Stern, Graves, Gehry, along with Tigerman McCurry, and Venturi Scott Brown Associates, developed the resort site plan in accordance with Disney’s value system: Functional efficiency and the entertainment quotient are equally important. The hotels are to be at once whimsical and profitable; the resort will be both a playground and a commodity to be marketed to the entire Continent.

In some ways, Disney’s hotels validate the design-by-packaging method the company has always pursued: Disney asked the architects to give their hotels themes inspired by American places, namely Newport, Rhode Island, New York City, the Western Frontier, and the Southwest. Given their tight budgets and the rigid functional issues of hotel design, some of the architects relied on associative images to furnish a veneer of architectural quality. Others told Disney they had no interest in representative architecture and instead relied on landscape design or abstract forms for impact. In both cases, Disney’s bottom line calls for visual dramatics. During these video-saturated times, people associate entertainment with a surfeit of images and special effects. In a couple of projects, we find innovative spatial sequences or structures of impressive ingenuity. But otherwise, Euro Disneyland’s resort is not a resounding chapter in the annals of architectural patronage.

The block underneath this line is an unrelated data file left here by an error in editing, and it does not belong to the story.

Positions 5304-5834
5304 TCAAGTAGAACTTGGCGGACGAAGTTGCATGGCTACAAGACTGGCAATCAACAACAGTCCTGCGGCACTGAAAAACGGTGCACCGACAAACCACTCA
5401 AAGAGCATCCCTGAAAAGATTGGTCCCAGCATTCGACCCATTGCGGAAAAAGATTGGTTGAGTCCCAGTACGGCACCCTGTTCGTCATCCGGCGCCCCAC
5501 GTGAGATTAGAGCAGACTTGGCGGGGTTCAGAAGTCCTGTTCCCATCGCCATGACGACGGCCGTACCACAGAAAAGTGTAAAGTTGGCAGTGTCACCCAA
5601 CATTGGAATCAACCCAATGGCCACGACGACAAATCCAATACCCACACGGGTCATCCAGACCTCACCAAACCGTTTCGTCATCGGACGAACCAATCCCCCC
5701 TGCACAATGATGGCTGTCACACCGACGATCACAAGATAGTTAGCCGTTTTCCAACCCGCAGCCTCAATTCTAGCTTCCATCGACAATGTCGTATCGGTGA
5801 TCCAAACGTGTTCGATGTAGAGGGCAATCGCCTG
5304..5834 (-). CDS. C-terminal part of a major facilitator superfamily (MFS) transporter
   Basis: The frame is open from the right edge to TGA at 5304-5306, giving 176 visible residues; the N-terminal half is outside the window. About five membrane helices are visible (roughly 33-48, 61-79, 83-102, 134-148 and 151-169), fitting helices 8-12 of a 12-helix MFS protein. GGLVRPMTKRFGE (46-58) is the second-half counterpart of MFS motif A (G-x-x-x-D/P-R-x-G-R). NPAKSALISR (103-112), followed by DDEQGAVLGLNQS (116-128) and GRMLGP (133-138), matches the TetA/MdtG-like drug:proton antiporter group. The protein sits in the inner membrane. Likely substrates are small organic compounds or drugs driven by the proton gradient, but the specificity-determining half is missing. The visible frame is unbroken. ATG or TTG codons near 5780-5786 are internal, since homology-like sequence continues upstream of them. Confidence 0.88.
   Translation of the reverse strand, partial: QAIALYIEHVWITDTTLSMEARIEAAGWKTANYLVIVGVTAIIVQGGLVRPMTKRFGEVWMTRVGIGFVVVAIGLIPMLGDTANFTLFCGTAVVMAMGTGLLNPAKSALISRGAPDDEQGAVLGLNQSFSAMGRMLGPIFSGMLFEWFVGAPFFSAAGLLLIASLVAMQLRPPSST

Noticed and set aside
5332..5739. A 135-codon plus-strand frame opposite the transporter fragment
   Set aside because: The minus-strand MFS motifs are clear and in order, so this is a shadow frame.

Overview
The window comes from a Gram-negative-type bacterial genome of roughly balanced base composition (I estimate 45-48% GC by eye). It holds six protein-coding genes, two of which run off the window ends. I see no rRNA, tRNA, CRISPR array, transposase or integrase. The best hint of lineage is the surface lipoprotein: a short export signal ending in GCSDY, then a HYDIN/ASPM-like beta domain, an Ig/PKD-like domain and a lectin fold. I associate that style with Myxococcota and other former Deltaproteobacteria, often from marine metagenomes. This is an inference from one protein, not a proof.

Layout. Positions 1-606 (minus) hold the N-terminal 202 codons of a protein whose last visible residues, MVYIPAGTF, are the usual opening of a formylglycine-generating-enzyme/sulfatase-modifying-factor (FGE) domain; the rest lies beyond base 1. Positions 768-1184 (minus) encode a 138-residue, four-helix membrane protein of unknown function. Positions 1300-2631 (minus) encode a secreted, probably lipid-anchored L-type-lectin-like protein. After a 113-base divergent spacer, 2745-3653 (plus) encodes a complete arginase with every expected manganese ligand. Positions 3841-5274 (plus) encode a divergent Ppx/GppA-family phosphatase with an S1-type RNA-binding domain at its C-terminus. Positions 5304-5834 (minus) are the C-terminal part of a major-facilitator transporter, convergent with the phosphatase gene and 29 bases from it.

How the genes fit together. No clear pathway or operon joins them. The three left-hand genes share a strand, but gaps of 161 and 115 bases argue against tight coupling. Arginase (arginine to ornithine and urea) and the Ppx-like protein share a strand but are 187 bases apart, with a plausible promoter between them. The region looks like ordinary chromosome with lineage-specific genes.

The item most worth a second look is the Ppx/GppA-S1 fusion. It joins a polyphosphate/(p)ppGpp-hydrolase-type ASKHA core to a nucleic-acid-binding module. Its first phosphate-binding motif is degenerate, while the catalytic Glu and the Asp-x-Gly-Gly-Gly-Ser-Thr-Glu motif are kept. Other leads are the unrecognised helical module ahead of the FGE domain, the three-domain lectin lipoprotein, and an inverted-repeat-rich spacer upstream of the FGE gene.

Robert A.M. Stem’s Newport Bay Club (1, 2) and Michael Graves’s Hotel New York (3), sited at opposite ends of Lake America, show the difficulties of reconciling associative images with large modern hotels. The Shingle Style, one of Stern’s most favored architectural resources, inspired a structure with a monumental colonnade in front and a rambling lakefront modulated by gambrel roofs. While Stem’s architectural allusions are gracious, the scale of his facades seem forced – an 1100-room hotel does not readily accommodate domestic motifs.